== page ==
4. improve the efficiency, simplicity, and accurate characterization of data-driven modeling techniques to quantify the impacts of past, present and future hydroclimatic change on human societies.
This session is sponsored by the International Association of Hydrological Sciences (IAHS) and the World Meteorological Organization – Commission for Hydrology (WMO CHy) and it is also related to the scientific decade 2013–2022 of IAHS, entitled “Panta Rhei - Everything Flows”.
Time Series Analysis in the Geosciences - Concepts, Methods and Applications
This interdisciplinary session welcomes contributions on novel conceptual approaches and methods for the analysis of observational as well as model time series and associated uncertainties from all geoscientific disciplines.
Methods to be discussed include, but are not limited to:
- linear and nonlinear methods of time series analysis
- time-frequency methods
- predictive approaches
- statistical inference for nonlinear time series
- nonlinear statistical decomposition and related techniques for multivariate and spatio-temporal data
- nonlinear correlation analysis and synchronisation
- surrogate data techniques
- filtering approaches and nonlinear methods of noise reduction
We particularly encourage submissions addressing the problem of uncertainty of geoscientific time series and its treatment in the context of statistical and dynamical analysis, including:
- representation of time series with uncertain dating (in particular paleoclimatic records from ice cores, sediments, speleothems etc.)
- uncertainties in change point / transition detection
- uncertainty propagation in time series methods like correlation, synchronization, spectral analysis, PCA, networks, and similar techniques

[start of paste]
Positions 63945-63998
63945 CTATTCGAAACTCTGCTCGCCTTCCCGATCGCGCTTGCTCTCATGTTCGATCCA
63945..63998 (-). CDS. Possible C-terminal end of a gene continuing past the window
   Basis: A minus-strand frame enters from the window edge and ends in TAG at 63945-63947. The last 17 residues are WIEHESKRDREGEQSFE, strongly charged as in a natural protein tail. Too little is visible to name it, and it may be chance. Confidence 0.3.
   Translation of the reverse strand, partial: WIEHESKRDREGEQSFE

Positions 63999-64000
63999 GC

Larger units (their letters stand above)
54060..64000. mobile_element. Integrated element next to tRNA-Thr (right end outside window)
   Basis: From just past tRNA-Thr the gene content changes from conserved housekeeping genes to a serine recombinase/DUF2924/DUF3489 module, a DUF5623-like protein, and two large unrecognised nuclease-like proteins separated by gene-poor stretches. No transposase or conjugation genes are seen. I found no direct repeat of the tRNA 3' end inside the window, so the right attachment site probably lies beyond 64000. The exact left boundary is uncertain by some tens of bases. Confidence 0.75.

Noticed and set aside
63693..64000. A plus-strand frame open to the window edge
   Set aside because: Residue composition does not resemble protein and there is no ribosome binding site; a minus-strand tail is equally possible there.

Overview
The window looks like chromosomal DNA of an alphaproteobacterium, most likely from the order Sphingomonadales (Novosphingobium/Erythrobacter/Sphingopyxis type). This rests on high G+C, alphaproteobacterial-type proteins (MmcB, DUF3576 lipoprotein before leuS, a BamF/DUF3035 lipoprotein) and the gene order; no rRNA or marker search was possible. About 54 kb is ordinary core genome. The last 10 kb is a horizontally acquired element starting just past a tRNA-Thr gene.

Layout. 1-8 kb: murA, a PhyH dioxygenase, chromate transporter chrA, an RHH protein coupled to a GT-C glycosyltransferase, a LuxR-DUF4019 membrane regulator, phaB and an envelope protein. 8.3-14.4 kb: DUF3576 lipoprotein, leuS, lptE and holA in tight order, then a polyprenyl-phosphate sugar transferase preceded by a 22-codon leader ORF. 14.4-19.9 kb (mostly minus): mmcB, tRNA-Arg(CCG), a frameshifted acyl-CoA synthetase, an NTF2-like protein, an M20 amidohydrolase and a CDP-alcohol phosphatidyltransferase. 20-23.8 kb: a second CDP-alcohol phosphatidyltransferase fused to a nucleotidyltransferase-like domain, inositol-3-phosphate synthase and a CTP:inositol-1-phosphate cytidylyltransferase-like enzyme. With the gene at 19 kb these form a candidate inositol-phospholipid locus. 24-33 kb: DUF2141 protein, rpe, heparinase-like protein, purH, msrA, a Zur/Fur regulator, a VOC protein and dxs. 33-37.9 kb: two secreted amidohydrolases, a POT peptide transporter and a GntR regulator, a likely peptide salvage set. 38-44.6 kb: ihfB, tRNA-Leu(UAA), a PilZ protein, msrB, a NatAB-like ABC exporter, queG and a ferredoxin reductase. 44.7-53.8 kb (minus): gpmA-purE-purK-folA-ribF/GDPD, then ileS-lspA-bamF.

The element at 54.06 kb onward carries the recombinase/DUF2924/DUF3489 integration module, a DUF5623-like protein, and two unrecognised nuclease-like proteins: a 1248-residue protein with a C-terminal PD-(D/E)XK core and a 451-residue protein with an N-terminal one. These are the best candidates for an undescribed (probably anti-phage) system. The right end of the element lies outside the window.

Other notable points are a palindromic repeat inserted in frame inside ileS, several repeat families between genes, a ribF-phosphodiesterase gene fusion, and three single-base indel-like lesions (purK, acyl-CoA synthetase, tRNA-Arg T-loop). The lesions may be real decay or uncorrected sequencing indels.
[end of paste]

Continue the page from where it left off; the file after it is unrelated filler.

- uncertainty propagation in empirical (i.e., data-derived) inverse models
This session aims to bring together researchers working with big data sets generated from monitoring networks, extensive observational campaigns and detailed modeling efforts across various fields of geosciences. Topics of this session will include the identification and handling of specific problems arising from the need to analyze such large-scale data sets, together with methodological approaches towards semi or fully automated inference of relevant patterns in time and space aided by computer science-inspired techniques. Among others, this session shall address approaches from the following fields:
• Dimensionality and complexity of big data sets
• Data mining in Earth sciences
• Machine learning, including deep learning and other advanced approaches
• Visualization and visual analytics of big data
• Informatics and data science
• Emerging big data paradigms, such as datacubes
The mid-Pleistocene Transition (MPT) is a crucial changes in climate dynamics, leading us into our current regime of long, asymmetric glacial cycles. However, evidence about the differences in how climate behaved before and after the MPT remains sparse and we also lack evidence to decide between theories that aim to explain the MPT. Here we hope to gather new datasets that compare climate on either side of the MPT or that offer new evidence about glacial cycles before it. Modelling and conceptual work about the causes of the MPT are also wlecome. Finally we would like to hear about work that paves the way for new projects, including plans and methodologies to obtain pre-MPT ice cores such as (but not limited to) the IPICS Oldest Ice challenge, like Beyond EPICA and other endeavours.